Posted on | March 16, 2012 | 6 comments
Denial of services attacks made big news in 2011 as hacktivists refined techniques to rally like-minded protestors to shut down targeted websites for ideological reasons. Sony, Visa, MasterCard, the U.S. Chamber of Commerce and many others got hit.
That trend has not abated. And now governments may be getting into the act, orchestrating such attacks. Earlier this week the BBC accused the Iranian government for disrupting the news organizationâ€™s e-mail and web pages, along with jamming the BBCâ€™s satellite feeds into Iran.
In this LastWatchdog guest post, Lori MacVittie, Senior Technical Marketing Manager at application delivery networking firm F5, delves into the technical underpinnings of modern-day DDos attacks.
By Lori MacVittie.
The success of Distributed Denial-of-service (DDos) attacks today is more about what an attacker is trying to do with the traffic than just how much traffic they generate.
Certainly massive volumes of traffic can overwhelm a site in any number of ways, but such attacks are costly and require coordination to execute. It takes hundreds of thousands of machines to generate the kind of volume necessary to overwhelm the public-facing presence of an organization today. Network infrastructure has become adept at not only handling such volume but recognizing a traditional DDoS attack for what it is, and putting the brakes on the traffic to protect a companyâ€™s presence.
This is why weâ€™ve seen a rise in attacks directed at the application layers â€“ exploits based on protocol behavior and basic application logic assumed by all web and application servers. These attacks offer maximum effect with minimal effort, requiring less coordination and fewer resources on the part of the attacker while still managing to disrupt services from even those organizations one hop from the Internet backbone.
A week-long DDoS attack in early November , targeting an Asian e-commerce retailer, was one of the largest in 2011: it reached traffic volumes of 45 Gbps. Yet waves of other attacks that have generated far less traffic volume have been far more successful in accomplishing the task of taking down a website.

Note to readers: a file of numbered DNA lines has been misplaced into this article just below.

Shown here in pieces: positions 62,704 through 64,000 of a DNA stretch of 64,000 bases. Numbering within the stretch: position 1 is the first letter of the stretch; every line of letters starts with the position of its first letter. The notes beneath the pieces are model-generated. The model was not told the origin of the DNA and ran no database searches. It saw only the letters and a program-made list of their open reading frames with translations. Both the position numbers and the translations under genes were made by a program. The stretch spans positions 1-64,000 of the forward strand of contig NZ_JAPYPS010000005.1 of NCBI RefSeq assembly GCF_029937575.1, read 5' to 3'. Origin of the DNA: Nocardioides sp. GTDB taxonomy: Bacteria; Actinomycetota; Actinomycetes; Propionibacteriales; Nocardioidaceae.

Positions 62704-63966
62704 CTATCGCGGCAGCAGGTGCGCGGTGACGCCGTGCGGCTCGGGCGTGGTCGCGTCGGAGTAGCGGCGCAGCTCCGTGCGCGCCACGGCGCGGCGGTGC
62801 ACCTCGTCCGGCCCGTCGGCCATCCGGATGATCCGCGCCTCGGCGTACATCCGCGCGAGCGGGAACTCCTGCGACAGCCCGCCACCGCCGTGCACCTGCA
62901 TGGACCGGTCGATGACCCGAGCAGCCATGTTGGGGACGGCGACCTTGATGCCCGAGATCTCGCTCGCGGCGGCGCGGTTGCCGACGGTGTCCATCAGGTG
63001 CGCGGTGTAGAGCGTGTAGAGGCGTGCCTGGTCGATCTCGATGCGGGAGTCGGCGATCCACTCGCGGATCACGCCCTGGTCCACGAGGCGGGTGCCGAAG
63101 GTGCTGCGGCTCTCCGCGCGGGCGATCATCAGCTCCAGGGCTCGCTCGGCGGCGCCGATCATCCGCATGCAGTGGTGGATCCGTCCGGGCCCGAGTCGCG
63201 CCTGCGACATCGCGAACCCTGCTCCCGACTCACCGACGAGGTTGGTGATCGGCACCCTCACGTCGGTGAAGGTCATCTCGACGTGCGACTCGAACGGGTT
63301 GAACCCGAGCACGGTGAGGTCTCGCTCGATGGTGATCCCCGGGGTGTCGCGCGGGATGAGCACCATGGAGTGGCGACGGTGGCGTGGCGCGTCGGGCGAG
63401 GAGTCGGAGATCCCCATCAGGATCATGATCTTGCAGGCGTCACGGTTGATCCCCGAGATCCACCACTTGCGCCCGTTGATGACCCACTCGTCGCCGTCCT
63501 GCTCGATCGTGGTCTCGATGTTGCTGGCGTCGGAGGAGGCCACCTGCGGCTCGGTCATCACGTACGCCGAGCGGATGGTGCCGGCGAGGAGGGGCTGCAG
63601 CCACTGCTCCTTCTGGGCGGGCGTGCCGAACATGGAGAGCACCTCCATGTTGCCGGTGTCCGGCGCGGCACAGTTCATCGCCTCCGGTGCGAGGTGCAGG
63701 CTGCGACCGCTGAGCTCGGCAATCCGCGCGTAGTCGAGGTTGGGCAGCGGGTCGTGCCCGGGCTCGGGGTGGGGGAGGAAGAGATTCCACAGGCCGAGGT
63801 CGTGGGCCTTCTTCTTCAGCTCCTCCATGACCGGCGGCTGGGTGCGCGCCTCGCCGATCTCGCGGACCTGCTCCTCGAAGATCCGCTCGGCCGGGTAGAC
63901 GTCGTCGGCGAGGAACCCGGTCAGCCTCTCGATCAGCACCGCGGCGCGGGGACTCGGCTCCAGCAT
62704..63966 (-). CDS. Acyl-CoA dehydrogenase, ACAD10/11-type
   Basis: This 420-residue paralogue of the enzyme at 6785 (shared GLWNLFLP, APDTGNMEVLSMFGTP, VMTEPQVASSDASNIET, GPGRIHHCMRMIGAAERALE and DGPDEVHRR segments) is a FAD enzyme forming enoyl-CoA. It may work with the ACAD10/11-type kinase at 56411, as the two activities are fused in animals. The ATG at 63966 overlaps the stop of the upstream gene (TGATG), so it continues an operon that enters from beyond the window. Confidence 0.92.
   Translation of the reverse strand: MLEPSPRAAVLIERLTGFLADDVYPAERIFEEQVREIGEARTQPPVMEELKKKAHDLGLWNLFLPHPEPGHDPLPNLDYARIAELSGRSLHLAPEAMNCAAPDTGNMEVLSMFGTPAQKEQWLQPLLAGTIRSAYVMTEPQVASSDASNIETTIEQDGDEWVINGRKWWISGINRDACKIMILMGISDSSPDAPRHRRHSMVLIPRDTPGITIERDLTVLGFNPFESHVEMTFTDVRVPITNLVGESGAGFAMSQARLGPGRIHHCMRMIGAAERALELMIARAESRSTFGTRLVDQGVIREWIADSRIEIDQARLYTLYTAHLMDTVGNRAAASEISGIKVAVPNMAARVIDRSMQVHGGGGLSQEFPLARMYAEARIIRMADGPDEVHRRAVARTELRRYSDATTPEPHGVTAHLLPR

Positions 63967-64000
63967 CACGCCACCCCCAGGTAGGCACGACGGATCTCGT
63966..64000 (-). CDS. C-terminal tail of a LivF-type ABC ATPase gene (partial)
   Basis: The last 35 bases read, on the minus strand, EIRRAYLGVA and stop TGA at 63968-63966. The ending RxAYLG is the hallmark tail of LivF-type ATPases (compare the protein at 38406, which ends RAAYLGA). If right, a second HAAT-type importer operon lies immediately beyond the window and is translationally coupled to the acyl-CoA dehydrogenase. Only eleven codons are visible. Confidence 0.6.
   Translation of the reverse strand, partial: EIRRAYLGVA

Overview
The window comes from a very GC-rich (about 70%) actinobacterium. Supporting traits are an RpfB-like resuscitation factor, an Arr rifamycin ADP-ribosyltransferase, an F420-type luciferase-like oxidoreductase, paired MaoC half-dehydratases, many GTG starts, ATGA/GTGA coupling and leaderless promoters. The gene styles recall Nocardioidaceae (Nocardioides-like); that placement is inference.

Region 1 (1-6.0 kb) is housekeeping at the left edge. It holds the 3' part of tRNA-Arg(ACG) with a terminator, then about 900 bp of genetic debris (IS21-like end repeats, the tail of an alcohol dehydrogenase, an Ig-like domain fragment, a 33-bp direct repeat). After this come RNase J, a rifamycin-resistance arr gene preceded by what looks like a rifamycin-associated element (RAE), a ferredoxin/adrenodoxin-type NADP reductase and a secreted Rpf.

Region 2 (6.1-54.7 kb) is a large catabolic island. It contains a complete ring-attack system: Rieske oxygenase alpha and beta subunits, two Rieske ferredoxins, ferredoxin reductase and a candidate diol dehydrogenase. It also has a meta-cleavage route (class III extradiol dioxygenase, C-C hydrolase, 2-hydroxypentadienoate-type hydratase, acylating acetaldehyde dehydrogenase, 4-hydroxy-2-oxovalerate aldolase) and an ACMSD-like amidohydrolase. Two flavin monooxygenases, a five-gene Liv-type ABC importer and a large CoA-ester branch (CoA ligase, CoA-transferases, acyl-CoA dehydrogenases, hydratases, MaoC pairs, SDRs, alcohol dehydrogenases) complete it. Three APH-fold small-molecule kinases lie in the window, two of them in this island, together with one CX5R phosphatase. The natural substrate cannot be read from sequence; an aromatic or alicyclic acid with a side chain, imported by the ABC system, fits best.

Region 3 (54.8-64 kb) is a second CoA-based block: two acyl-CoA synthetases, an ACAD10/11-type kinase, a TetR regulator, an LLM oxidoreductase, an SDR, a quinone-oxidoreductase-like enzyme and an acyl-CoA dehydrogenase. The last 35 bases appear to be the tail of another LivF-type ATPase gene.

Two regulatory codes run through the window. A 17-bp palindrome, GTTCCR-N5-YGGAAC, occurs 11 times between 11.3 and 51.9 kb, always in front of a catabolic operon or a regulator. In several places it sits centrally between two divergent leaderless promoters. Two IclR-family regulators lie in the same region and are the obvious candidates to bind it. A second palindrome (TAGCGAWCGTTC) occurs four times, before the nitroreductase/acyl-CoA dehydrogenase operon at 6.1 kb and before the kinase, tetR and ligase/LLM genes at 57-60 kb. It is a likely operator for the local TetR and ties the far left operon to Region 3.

As noted by reports of the aforementioned attack, at its peak attackers were able to make 15,000 connections per second to the target company’s servers. This is the key to understanding modern attack methods. While network infrastructure can detect and throttle back traditional attack methods, it is not so good at detecting and throttling back modern attack methods that target application protocols. That this company saw connections being made to its servers indicates a failure on the part of its network and application delivery network infrastructure to correctly identify and execute appropriate measures to halt the attack.
This is likely for the same reason similar attacks have been successful in the past: the network and security infrastructure in place is simply not imbued with the intelligence necessary to distinguish between legitimate application requests and those that are not. The key to doing so lies in understanding interaction behavior at the protocol layers and being able to apply that understanding to live interactions in a way that clearly distinguishes illegitimate from legitimate requests. When clients behave in ways inconsistent with the network and client characteristics present in every connection attempt, it should trigger an alarm in the infrastructure that puts it on alert, ready to clamp down when a certain threshold of traffic or requests is seen.
Because network infrastructure today is unable to accurately distinguish between bad and good requests, it can do little more than pass the requests to servers. Those servers, despite the ever-increasing computing resources available, are still simply unable to handle the volume of connections being attempted. The end result is almost always a disruption of service. In an auto-scaling cloud computing environment, service may continue â€“ but at a very high cost, as automated systems launch more and more virtual servers to handle the load, each one incurring costs on an hourly basis.
Traditional security mechanisms are excellent protection against traditional attackers. Sadly, however, they are largely ineffective against emerging modern attacks. Organizations need to recognize the changing focus of attackers from the network to the application layers and evaluate their strategy and infrastructure in light of how well such components would recognize and put a stop to modern attacks.
About the essayist. Lori MacVittie is responsible for F5â€™s outbound marketing, education, and evangelism of application. Her role includes authorship of technical materials and participation in a number of community-based forums and industry standards organizations, among other efforts.